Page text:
Residential property owners in Howard County are getting a one-time increase in the Homestead Credit on their property taxes due this year.
Last year, Indiana sent the county $1.33 million as a result of a bookkeeping error.
Auditor Martha Lake said the funds didn’t come in time to be included in the 2012 tax bills, so were added to the bills for this year.
Lake said with approximately 23,000 residential properties receiving the Homestead Credit through the Local Option Income Tax. The one time savings will average $58 per homeowner.
She said last year the LOIT provided $6.5 million in property tax relief for local residential property owners and for this year the amount will be $7.8 million.
Howard County Assessor Jamie Shepherd said for most property owners in Howard County, there will be little change in their tax bills.
“The people in the areas that were annexed into Kokomo will see the biggest increase,” said Shepherd.
Shepherd said for property owners that remained in the unincorporated area of the county or already in a corporate limit prior to 2012, there will be little change.
As an example, she said a home valued at $100,000 with all eligible deductions in Taylor Township will see their tax bill increase from $387.79 to $424.19 this year. Shepherd said from the same-valued home that was annexed into Kokomo the tax bill will climb to $711.60.
Shepherd said the county’s overall net assessed valuation went from $3.6 billion for 2011 taxes payable in 2012 to $3.5 billion for 2012 taxes payable in 2013. She said it was a 3 percent decrease.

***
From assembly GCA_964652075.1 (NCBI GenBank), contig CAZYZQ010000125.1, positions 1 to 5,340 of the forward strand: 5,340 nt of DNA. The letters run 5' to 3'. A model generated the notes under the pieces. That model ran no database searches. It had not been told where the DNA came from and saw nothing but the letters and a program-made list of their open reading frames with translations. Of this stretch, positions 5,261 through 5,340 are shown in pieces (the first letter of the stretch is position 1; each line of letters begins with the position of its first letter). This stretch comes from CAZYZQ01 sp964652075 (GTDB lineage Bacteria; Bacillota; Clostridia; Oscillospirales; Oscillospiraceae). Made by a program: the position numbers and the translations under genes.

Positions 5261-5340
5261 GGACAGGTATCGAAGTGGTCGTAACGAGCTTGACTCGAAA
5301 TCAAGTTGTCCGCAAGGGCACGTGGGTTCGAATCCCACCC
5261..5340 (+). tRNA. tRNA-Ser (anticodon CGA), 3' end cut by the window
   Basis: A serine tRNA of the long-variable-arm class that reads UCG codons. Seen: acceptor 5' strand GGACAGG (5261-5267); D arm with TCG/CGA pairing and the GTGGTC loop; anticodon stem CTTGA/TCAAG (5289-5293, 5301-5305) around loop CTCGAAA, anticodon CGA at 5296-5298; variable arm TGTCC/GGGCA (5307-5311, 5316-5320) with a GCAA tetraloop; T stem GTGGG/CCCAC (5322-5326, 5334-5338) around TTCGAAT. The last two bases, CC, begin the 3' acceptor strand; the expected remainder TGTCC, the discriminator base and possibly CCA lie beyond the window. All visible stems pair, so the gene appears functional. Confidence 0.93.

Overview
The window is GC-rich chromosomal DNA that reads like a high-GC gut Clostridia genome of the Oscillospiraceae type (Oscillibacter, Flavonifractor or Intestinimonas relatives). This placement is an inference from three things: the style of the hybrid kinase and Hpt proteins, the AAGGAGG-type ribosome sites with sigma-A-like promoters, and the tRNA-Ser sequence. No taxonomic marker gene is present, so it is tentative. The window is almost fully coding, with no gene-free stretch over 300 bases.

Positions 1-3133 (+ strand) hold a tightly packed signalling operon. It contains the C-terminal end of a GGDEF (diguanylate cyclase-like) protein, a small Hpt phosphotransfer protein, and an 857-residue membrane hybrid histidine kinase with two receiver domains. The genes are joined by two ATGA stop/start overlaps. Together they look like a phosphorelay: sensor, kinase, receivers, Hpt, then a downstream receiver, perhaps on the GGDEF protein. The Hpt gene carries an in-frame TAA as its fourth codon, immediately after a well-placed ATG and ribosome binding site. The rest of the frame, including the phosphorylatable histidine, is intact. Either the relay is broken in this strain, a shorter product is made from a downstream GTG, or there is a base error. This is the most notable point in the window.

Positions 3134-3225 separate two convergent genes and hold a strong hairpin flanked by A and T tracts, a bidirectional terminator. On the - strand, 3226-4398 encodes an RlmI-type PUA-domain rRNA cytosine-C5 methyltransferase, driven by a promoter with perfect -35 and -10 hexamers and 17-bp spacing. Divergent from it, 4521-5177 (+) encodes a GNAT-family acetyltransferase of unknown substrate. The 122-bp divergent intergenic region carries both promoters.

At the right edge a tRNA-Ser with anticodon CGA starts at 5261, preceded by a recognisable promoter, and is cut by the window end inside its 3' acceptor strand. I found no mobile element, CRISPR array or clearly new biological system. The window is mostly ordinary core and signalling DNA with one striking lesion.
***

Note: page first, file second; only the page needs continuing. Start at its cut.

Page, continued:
As a result of the decline in the net assessed valuation in all taxing districts in Howard County, the property tax rates increased for the year in all taxing districts.
Shepherd said the state set the agricultural land value at $1,630 this year as compared to $1,500 in 2012.
Treasurer Ann Wells said more properties hit the tax cap in 2013. She said last year the number was 10,860. In 2013, that number climbed to 26,157.
The estimated amount lost to local units of government as a result of the tax caps this year is $10.3 million, as compared to $4.5 million in 2012.
Howard County is losing an additional $901,473 in revenues as a result of the tax caps to a total of $1.6 million. Kokomo’s revenues will decline by an additional $2.6 million this year to a total of $4.6 million as a result of the tax caps.
Richard Miller, president of the Howard County Council, said the increase in lost revenues through the tax caps was anticipated.
“We have reserves,” he said of the county’s general fund balance.
Shepherd said the projects made during the 2013 budget hearings in September are important at that time so the council can anticipate the loss in revenues.
“We fell on the high side of the projections,” she said.